Dealer Adam Ambros and curator Ed Town join Ben to talk about a collection of mostly small objects made in Britain between the sixteenth and nineteenth centuries, many of them marked with a date, the subject of a new book from the Yale Center for British Art called Marking Time: Objects, People, and Their Lives, 1500–1800. During the discussion, Town and Ambros tease out the material history and forgotten figures behind six of the most quotidian of these objects—two Elizabethian shoehorns and a powderhorn by little-known craftsman Robert Mindum, and three beakers by Nathaniel Spilman—and reveal that for the emerging middle class these were not merely useful objects, but status symbols.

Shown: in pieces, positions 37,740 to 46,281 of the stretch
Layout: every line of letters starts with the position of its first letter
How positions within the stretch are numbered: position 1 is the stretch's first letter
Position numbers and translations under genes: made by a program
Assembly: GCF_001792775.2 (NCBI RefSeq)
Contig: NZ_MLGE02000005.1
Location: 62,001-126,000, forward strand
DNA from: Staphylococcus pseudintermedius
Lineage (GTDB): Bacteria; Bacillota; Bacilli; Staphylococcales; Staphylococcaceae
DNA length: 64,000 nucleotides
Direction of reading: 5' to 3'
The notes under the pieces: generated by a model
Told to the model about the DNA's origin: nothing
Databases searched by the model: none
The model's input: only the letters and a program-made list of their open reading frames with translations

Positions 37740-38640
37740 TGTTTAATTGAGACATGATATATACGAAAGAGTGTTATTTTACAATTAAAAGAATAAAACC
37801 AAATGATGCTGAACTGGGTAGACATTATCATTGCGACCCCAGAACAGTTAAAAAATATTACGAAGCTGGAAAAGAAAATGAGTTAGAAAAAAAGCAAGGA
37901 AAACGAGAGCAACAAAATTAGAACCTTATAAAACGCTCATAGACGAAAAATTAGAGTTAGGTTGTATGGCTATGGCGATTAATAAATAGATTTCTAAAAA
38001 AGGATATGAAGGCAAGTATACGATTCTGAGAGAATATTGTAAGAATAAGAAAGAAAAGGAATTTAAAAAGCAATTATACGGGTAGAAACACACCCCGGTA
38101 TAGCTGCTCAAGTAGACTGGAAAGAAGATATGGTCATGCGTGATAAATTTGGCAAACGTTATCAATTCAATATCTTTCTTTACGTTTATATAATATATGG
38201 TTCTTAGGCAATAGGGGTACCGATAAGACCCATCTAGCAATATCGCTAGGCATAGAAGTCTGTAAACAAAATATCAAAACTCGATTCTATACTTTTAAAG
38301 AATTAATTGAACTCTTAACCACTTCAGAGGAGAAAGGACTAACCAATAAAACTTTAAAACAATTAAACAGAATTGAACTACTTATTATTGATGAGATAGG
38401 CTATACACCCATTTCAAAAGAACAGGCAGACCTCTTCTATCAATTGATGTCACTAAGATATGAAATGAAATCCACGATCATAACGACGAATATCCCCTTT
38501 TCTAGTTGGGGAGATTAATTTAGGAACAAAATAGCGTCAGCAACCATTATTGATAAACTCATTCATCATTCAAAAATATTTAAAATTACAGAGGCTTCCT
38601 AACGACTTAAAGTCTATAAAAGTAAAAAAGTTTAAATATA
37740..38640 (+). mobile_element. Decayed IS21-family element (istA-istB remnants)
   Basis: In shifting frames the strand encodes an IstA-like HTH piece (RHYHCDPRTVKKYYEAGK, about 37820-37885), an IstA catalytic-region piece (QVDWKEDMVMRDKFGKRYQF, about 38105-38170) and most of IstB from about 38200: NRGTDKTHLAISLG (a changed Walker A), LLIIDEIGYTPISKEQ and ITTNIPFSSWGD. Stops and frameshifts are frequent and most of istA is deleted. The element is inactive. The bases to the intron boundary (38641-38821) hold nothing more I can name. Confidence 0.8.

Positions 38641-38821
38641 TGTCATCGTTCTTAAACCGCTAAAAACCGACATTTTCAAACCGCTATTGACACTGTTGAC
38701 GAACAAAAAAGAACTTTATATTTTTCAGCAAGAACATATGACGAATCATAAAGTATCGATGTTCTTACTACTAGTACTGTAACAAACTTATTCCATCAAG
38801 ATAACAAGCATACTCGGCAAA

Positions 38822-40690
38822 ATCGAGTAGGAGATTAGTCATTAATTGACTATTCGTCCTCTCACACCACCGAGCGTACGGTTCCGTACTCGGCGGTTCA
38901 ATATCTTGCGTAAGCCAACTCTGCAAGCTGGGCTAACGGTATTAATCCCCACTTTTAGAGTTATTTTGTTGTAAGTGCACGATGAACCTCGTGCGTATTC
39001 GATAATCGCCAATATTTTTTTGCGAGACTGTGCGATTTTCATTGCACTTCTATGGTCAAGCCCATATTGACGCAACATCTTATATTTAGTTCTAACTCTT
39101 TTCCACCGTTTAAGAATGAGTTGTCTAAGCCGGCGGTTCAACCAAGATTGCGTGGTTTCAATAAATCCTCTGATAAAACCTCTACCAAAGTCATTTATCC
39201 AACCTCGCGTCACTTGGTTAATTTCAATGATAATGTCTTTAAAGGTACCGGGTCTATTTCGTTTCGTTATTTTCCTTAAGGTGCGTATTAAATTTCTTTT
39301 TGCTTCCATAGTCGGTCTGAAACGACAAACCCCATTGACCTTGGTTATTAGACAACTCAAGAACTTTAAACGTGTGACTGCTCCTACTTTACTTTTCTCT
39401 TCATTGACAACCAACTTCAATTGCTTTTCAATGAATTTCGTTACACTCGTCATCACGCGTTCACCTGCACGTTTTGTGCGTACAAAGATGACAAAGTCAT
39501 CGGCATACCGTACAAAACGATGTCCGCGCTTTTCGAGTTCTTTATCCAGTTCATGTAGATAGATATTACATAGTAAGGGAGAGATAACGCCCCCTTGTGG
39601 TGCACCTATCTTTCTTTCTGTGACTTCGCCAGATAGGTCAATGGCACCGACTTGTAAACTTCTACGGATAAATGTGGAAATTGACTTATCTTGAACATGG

Edward Town is head of collections information and access at the Yale Center for British Art, New Haven, Connecticut. He was a co-author and contributor to Painting in Britain 1500–1630, and has published numerous articles on artistic production in the sixteenth and seventeenth centuries, including “A Biographical Dictionary of London Painters 1547–1625”; “A Fête at Bermondsey—an English landscape by Marcus Gheeraerts the Elder”; and, with Jessica David, “George Gower: Painter, Mercer, Serjeant-Painter.”
Adam Ambros is a private dealer of fine antique English and continental furniture and objects in New York City. Establishing his businesss in 2018, Ambros has distinguished himself with sales of rare items to important private and public collections domestically and internationally. Working with a wide network of scholars and professionals in the field of antiques, he also provides advisory services for acquisitions, appraisals, conservation, and research of furniture, objects, and historic interiors.